One of the primary stumbling blocks cloud providers are working on is making the journey to the cloud more accessible. To solve this, providers keep adding more products to fill gaps in capabilities coverage. With all these new products and capabilities, does it make it easier for customers or more confusing? It’s like getting a bicycle in a cardboard box with loads of parts in it; how helpful for you is that? Increasingly providers need to package those products together into more end-to-end platforms. The idea of those is to help you perform end-to-end data management capabilities and end-to-end AI engineering and management capabilities.

We want to finish with a quote from David Knott, Digital Transformation Officer Google, who joined us on the panel discussion, “we can’t do everything ourselves, which is why we have companies such as yourselves and others to give us a rounded portfolio of things.” This collaborative approach whereby large cloud providers partner with smaller, more agile and modern tech solutions to provide an end-to-end solution is quickly being adopted. This approach not only gives greater flexibility to customers but allows for a much faster and more robust and automated solution.

Watch the whole panel from the EDM Council DataVision EMEA 20201 virtual event: Cloud Transformation – The Greenfield Opportunity, but where do you start?  on-demand now:

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From 29 – 30 September, A-Team Insight brought together the US data management community to explore the latest challenges, opportunities and data innovations facing sell side and buy side financial institutions.

On day two of the event, Solidatus Co-CEO, Philip Dutton, joined data experts Dennis Slaterry from EDMworks, Andrew Foster from Deutsche Bank, Olga Maydanchik from Voya Financial and Harpreet Singh from Luxoft on a panel titled: “The power of data lineage to deliver compliance and business insight”. A wide range of key challenges were covered from managing ever increasing data volumes to the mainstream adoption of cloud.

The panel started with each member stating their definitions of data lineage, with Philip adding an important point: the power of lineage transcends technical flows.

As a panel, we’re trying to educate the community that lineage enables a lot more than just the technical pipes where the data flows – it brings in huge amounts of impact analysis and transformational change to an organisation. There is an additional layer of value which can be utilised when we start to think about lineage in a different way than just the purely technical sense.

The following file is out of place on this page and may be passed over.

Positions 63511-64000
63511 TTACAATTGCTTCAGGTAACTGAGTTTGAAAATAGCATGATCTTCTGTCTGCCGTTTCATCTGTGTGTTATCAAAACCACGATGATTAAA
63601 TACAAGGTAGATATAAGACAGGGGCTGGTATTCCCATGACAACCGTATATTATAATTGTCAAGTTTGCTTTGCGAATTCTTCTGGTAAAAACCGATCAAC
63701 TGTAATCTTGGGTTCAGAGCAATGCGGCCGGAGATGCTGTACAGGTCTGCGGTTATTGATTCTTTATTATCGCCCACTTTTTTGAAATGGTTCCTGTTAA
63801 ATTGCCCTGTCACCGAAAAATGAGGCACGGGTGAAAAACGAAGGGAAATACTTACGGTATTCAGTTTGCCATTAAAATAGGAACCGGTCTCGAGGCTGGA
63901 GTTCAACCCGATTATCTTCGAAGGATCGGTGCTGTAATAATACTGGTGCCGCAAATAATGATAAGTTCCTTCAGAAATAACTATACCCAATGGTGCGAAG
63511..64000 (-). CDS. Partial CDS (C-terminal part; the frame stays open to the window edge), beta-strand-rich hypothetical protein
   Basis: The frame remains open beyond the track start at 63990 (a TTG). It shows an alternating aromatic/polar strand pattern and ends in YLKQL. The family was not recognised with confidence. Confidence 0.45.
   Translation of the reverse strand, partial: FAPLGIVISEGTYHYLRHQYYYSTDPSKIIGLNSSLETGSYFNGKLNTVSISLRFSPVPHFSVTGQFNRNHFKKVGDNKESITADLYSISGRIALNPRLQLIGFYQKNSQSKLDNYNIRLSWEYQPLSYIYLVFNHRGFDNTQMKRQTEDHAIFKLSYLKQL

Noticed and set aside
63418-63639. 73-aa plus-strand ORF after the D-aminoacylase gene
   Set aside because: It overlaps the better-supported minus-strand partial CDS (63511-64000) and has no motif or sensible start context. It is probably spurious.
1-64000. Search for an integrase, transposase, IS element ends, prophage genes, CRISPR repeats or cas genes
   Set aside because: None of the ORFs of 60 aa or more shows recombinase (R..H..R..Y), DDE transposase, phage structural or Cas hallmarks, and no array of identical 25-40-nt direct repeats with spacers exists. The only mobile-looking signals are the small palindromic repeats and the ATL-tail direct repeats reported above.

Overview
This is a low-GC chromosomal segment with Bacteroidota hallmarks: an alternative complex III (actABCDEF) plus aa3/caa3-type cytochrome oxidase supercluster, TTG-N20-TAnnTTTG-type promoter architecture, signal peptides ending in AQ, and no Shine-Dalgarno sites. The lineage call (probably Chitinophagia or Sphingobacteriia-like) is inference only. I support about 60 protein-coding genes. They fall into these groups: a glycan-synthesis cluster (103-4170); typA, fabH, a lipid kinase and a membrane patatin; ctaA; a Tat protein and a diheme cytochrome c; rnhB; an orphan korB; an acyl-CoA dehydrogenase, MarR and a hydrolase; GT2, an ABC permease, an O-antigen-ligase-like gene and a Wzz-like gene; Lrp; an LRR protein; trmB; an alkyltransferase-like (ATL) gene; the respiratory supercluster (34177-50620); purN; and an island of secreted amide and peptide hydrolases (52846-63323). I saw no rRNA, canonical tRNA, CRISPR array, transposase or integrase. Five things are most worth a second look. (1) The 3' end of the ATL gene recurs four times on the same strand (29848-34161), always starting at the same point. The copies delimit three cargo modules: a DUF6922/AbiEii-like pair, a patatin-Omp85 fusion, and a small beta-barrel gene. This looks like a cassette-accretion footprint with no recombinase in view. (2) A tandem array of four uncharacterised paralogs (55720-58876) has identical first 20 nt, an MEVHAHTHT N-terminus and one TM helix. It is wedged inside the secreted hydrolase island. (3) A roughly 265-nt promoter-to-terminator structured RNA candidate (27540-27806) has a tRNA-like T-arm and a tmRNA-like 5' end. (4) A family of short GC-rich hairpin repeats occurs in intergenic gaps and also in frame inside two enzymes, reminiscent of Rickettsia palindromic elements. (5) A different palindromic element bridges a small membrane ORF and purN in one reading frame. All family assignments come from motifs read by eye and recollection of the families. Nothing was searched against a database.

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The term automation means many things to many people – Philip believed that its definitions in the market are misguided.

Unfortunately, automation takes time, it takes understanding, and it takes a lot of effort. It really comes down to the ‘why’ – what’s the value that we’re generating? The state of automation that most people are looking to achieve is if a system changes, tell me about it. The problem in global investment banks and complex organisations is that if you’re hearing about a change after it’s happened in production, you’ve got a bigger problem in the organisation. We need to move away from this reactive approach to a more proactive lineage approach – we should be thinking about planning and execution, with the automation as the validation that what we’ve done is what we plan to do.

The creation and retention of data has increased exponentially in recent years, with a growing remote workforce catalysing the production and addition of more cloud applications to companies’ data landscapes. Philip made the point that the journey to the cloud is like any other transformational change companies enact.

You need to know where you’re starting from and where you want to end up – an organisation looks at their current state on-premise and plans to move these elements into the cloud, and typically, people don’t pick up their whole organisation and start moving all the data into the cloud at once; it’s this journey that takes time and part of that is designing a cloud migration strategy to ensure you don’t breach regulations like cross-border data sharing, or that you sufficiently structure the migration so you’re not moving huge volumes of data up to the cloud and then back down into on-prem, generating huge costs. Lineage allows us to simulate what that future state of an organisation looks like while remaining in the safety of a confined space.”